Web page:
That puts this dealer service at an actual cost of $692 ($865 in 2011 dollars), or roughly double what our independent mechanic or an honest dealer would charge. No, the customer was not told it would be nearly $700. Who would expect to be charged for an antifreeze topoff or windshield cleaner? Independent mechanics and Jiffy Lube-type shops never charge for anything they put in, at least not without telling the customer. Windshield washer is free. Topping off the brake fluid and such is usually free. The grease they use on the doors is free. They don't charge $4 for half of a $2 bottle of washer fluid.
The guys at Teterboro Chrysler, around 15 minutes away, don’t charge unless they do something. Want them to adjust your self-adjusting rear brakes? No charge. Need to have your belts inspected? Free. So why spend $700 to have rushed mechanics do the same thing at a different dealership?
Was all this stuff even needed? No, but it was "scheduled" — by Chrysler of Paramus / Grand Chrysler. Not by Chrysler itself.
The last little stinger? The car had been through a similar 30,000 mile service and was not driven on "Severe Duty."
Post-script: The Internet Director of the JelMac Auto Group wrote to us in 2006 and said that “our Sales and Service staff and business approach have since been totally revamped. We've won Service awards from Chrysler Corporation for our improved customer service, and our satisfaction index scores have improved greatly.” He suggested that this page was outdated, based as it is on a 2001 experience, and talked about the new management. However, the service director for the company remains the same person, and our simple request for an apology to the customer in question was turned down flat. We would still take our car to pretty much anyplace other than a JelMac Auto Group shop for service. ... private feedback from other customers indicates that practices have not changed.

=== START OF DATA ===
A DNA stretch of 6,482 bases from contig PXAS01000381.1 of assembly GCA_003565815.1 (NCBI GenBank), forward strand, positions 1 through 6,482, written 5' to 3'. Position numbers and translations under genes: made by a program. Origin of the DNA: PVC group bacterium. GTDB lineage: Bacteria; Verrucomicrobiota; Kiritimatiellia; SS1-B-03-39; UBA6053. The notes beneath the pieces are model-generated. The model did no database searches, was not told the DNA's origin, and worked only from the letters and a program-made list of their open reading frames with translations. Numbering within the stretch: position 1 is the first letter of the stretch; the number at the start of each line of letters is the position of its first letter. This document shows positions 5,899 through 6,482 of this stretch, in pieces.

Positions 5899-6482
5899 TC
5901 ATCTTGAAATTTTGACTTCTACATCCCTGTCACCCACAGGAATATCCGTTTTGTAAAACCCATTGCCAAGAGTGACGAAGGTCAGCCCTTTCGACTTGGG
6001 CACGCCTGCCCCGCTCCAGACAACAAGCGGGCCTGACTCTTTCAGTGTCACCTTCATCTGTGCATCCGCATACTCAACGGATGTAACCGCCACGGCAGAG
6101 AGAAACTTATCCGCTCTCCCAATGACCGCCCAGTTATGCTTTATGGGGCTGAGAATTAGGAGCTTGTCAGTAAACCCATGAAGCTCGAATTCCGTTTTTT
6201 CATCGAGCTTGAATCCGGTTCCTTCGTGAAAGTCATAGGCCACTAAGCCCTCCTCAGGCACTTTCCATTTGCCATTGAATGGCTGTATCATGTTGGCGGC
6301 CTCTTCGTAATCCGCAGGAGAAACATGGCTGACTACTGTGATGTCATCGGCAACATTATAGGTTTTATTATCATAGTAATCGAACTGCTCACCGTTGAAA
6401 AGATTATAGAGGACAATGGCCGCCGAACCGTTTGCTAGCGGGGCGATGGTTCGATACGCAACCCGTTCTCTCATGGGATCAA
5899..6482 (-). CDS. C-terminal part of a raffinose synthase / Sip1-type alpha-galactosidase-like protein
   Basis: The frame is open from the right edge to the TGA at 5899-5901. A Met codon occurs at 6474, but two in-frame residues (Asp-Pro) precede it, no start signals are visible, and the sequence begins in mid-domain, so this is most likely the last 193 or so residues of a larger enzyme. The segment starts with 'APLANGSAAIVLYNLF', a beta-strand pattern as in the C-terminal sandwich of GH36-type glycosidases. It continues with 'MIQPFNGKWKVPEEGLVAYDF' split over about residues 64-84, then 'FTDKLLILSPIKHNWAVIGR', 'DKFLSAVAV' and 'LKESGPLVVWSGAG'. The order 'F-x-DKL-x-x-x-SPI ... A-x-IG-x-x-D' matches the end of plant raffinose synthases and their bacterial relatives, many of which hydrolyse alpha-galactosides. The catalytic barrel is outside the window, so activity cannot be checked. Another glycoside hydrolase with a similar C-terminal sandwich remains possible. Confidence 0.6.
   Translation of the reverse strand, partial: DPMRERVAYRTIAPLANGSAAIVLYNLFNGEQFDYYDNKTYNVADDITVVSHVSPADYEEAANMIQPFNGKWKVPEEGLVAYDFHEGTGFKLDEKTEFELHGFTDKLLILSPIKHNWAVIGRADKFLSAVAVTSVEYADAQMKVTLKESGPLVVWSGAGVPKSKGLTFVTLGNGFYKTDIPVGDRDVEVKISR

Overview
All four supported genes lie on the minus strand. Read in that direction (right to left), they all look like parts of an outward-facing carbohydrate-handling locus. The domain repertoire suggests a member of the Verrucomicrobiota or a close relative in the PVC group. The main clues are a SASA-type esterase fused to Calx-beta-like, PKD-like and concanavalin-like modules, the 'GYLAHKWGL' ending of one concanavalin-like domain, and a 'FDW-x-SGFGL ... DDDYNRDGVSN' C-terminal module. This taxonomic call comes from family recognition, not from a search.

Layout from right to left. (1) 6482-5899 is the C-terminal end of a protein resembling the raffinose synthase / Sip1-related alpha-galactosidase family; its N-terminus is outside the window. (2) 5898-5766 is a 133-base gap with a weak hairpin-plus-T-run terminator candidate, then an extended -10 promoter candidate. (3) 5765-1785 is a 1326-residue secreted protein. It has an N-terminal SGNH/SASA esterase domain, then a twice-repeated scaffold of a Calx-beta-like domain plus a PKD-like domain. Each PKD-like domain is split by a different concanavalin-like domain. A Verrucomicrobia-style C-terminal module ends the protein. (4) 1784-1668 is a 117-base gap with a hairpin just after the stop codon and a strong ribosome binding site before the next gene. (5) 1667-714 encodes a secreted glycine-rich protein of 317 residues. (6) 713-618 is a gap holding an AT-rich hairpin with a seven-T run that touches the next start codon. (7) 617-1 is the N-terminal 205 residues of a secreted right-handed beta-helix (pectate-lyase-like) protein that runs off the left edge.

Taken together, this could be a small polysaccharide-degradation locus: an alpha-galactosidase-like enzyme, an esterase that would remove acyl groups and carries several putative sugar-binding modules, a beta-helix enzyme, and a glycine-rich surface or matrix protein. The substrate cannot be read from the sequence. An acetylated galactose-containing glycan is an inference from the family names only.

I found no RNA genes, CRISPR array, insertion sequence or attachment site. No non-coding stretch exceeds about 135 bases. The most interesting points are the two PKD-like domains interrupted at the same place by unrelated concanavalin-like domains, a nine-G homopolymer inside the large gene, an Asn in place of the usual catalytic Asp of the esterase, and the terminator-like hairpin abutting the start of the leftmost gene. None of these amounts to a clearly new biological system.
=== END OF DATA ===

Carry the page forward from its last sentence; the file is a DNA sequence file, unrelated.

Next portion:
Overpriced, shoddy work
Then we get to the repairs you really need - things like brakes and clutches. One family actually spent over $1,000 to have a clutch replaced at Dodge of Paramus (yes, another JelMac Auto Group dealership — in fact Chrysler of Paramus / Grand Chrysler is now using the old Dodge of Paramus location). You guessed it, the whole thing had to be done again a few months later. According to the mechanics who eventually re-did the entire job (for $425!) they failed to install the clutch correctly. That's right, they charged more than double the going rate to do a poor job.
It's not just this shop!
There are lots of others out there pulling the same scams. For example, a Volvo dealer performed the same sort of scheduled maintenance on a Volvo 850, and told the owner that there was nothing wrong despite constant stalling. The same dealer told the owner that they could not check the computer because it was too old! If they had checked the computer, they would not have been able to "guestimate" a long, expensive series of unnecessarily replaced parts, because a single, inexpensive sensor was at fault. (The computer did store fault codes — including the one that would have told the dealer exactly what was wrong.)
The moral - implications for action
Stories like this abound. Here is our advice:
1) Don't trust the dealer or mechanic blindly.
2) Don’t have the scheduled maintenance done as a package unless the factory recommends it. Keep your owner's manual handy - photocopy the pages with the recommended service intervals - and follow them. You may be surprised to see that cars require far less maintenance than they did the last time your dealer sent you a notice. You may also discover that only doing what has to be done will save you thousands of dollars over the life of your car.